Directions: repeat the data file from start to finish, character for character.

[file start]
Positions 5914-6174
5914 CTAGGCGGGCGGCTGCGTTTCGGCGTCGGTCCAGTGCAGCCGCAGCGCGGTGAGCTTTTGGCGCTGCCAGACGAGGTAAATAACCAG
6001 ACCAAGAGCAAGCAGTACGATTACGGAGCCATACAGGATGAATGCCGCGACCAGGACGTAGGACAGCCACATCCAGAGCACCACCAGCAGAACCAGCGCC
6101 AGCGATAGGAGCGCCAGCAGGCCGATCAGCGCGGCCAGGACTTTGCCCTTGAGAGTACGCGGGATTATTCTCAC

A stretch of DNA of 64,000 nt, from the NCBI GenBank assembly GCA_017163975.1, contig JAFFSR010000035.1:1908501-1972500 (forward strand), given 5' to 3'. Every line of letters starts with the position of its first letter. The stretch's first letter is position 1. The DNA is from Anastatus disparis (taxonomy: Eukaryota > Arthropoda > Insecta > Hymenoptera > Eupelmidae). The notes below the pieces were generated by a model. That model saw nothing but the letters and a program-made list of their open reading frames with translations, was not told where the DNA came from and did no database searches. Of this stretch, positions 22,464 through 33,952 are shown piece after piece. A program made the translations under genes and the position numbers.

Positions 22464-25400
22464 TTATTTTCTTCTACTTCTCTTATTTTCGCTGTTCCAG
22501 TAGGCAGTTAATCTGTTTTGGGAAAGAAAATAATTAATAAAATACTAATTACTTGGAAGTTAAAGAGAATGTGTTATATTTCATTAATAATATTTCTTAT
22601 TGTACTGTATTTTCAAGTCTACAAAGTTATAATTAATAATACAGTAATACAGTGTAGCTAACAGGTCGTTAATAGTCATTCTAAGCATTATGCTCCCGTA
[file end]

Positions 5914-6174
5914 CTAGGCGGGCGGCTGCGTTTCGGCGTCGGTCCAGTGCAGCCGCAGCGCGGTGAGCTTTTGGCGCTGCCAGACGAGGTAAATAACCAG
6001 ACCAAGAGCAAGCAGTACGATTACGGAGCCATACAGGATGAATGCCGCGACCAGGACGTAGGACAGCCACATCCAGAGCACCACCAGCAGAACCAGCGCC
6101 AGCGATAGGAGCGCCAGCAGGCCGATCAGCGCGGCCAGGACTTTGCCCTTGAGAGTACGCGGGATTATTCTCAC

A stretch of DNA of 64,000 nt, from the NCBI GenBank assembly GCA_017163975.1, contig JAFFSR010000035.1:1908501-1972500 (forward strand), given 5' to 3'. Every line of letters starts with the position of its first letter. The stretch's first letter is position 1. The DNA is from Anastatus disparis (taxonomy: Eukaryota > Arthropoda > Insecta > Hymenoptera > Eupelmidae). The notes below the pieces were generated by a model. That model saw nothing but the letters and a program-made list of their open reading frames with translations, was not told where the DNA came from and did no database searches. Of this stretch, positions 22,464 through 33,952 are shown piece after piece. A program made the translations under genes and the position numbers.

Positions 22464-25400
22464 TTATTTTCTTCTACTTCTCTTATTTTCGCTGTTCCAG
22501 TAGGCAGTTAATCTGTTTTGGGAAAGAAAATAATTAATAAAATACTAATTACTTGGAAGTTAAAGAGAATGTGTTATATTTCATTAATAATATTTCTTAT
22601 TGTACTGTATTTTCAAGTCTACAAAGTTATAATTAATAATACAGTAATACAGTGTAGCTAACAGGTCGTTAATAGTCATTCTAAGCATTATGCTCCCGTA